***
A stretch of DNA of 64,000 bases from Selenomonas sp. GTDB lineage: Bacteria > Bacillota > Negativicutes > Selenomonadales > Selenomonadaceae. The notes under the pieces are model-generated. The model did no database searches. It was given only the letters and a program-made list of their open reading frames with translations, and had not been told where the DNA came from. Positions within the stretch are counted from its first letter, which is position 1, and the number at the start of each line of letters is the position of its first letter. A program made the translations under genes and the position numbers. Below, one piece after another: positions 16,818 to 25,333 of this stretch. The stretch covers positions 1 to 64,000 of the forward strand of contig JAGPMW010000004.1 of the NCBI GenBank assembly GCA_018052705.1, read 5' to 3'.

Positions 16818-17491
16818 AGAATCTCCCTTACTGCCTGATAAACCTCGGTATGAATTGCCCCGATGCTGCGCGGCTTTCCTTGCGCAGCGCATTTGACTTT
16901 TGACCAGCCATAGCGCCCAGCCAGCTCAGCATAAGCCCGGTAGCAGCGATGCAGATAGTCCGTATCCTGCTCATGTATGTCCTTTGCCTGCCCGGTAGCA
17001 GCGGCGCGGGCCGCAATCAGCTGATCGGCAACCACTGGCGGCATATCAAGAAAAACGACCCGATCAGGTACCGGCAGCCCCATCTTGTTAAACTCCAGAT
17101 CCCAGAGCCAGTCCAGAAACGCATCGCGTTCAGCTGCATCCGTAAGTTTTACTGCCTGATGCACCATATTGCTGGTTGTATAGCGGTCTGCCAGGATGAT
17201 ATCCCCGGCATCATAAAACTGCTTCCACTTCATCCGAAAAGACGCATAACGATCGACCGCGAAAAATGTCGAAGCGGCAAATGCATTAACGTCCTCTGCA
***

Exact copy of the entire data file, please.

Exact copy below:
A stretch of DNA of 64,000 bases from Selenomonas sp. GTDB lineage: Bacteria > Bacillota > Negativicutes > Selenomonadales > Selenomonadaceae. The notes under the pieces are model-generated. The model did no database searches. It was given only the letters and a program-made list of their open reading frames with translations, and had not been told where the DNA came from. Positions within the stretch are counted from its first letter, which is position 1, and the number at the start of each line of letters is the position of its first letter. A program made the translations under genes and the position numbers. Below, one piece after another: positions 16,818 to 25,333 of this stretch. The stretch covers positions 1 to 64,000 of the forward strand of contig JAGPMW010000004.1 of the NCBI GenBank assembly GCA_018052705.1, read 5' to 3'.

Positions 16818-17491
16818 AGAATCTCCCTTACTGCCTGATAAACCTCGGTATGAATTGCCCCGATGCTGCGCGGCTTTCCTTGCGCAGCGCATTTGACTTT
16901 TGACCAGCCATAGCGCCCAGCCAGCTCAGCATAAGCCCGGTAGCAGCGATGCAGATAGTCCGTATCCTGCTCATGTATGTCCTTTGCCTGCCCGGTAGCA
17001 GCGGCGCGGGCCGCAATCAGCTGATCGGCAACCACTGGCGGCATATCAAGAAAAACGACCCGATCAGGTACCGGCAGCCCCATCTTGTTAAACTCCAGAT
17101 CCCAGAGCCAGTCCAGAAACGCATCGCGTTCAGCTGCATCCGTAAGTTTTACTGCCTGATGCACCATATTGCTGGTTGTATAGCGGTCTGCCAGGATGAT
17201 ATCCCCGGCATCATAAAACTGCTTCCACTTCATCCGAAAAGACGCATAACGATCGACCGCGAAAAATGTCGAAGCGGCAAATGCATTAACGTCCTCTGCA